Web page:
You followed Castle Creek, the shortcut home.
Never mind the dark your body foundered in,
I loved you then

because you didn't shy from anything.
And who but you would trust
those clustered lights above you?
Where night opened back

to a perfect pitch you climbed the bank
to enter, toe and fingerholds so dim it chills me
still, what bears our weight.

But you, pure question,
bent to touch a glow as tenuous as what escapes
at death. Your fingers formed an ark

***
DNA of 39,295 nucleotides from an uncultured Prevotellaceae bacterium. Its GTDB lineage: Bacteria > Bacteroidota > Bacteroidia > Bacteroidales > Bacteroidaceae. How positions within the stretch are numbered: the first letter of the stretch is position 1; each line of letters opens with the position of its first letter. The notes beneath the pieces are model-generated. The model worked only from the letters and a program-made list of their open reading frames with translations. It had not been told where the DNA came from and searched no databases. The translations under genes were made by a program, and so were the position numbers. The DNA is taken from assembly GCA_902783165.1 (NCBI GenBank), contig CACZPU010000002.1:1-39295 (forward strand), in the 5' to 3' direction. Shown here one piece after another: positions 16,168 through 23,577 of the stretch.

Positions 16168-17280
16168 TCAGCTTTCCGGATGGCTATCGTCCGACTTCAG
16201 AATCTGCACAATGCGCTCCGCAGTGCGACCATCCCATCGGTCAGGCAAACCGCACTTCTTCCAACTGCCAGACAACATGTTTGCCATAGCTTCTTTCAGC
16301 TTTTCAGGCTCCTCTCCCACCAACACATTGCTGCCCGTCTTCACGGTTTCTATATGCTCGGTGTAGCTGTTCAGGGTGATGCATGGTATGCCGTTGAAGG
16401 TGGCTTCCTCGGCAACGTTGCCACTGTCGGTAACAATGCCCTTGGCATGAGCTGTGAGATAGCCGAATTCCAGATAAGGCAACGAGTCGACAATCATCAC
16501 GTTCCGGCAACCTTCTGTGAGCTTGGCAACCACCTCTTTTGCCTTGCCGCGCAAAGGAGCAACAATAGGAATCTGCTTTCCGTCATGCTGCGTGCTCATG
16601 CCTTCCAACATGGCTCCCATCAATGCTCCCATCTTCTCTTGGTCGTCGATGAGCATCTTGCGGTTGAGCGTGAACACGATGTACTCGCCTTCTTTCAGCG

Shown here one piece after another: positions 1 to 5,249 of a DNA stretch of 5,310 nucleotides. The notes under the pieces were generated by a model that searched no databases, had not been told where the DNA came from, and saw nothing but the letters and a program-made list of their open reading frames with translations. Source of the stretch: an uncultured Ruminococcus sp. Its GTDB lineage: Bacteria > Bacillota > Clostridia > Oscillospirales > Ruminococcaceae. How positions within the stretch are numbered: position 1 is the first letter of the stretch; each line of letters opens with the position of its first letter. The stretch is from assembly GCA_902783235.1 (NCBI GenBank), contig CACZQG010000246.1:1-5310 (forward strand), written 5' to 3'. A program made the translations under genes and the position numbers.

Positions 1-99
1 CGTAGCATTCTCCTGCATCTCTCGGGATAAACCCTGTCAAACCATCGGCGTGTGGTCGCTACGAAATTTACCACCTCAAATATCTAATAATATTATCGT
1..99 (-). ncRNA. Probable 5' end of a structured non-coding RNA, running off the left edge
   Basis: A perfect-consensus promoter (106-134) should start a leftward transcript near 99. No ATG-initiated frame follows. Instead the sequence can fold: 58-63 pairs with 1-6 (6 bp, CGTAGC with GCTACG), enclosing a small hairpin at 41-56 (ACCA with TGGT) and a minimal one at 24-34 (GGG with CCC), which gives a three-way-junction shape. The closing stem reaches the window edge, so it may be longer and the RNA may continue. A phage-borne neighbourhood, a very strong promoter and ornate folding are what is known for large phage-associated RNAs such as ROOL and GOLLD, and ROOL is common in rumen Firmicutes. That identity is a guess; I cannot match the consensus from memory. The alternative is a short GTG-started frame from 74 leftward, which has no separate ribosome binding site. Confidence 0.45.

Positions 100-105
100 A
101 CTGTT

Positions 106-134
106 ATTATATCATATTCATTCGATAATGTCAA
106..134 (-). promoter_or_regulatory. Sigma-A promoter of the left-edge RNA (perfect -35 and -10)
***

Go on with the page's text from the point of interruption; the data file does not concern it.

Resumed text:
beneath the glow-worm's body, your skin lit,
a heart-shaped boat in which
that tiny fisherman rocked through the night.
I loved your stories, pungent from an ocean

I had never seen. As I saw none of this
but what I give you back: an open door,
and my hands open to receive your light.

Judith Harway
JUDITH HARWAY's work has been published in a number of literary journals, including Cream City Review, Red River Review, Southern Poetry Review, Cottonwood, and Carolina Quarterly, and has earned fellowships from the Wisconsin Arts Board, the Hambidge Center, and the MacDowell Colony. She is on the faculty of the Milwaukee Institute of Art and Design.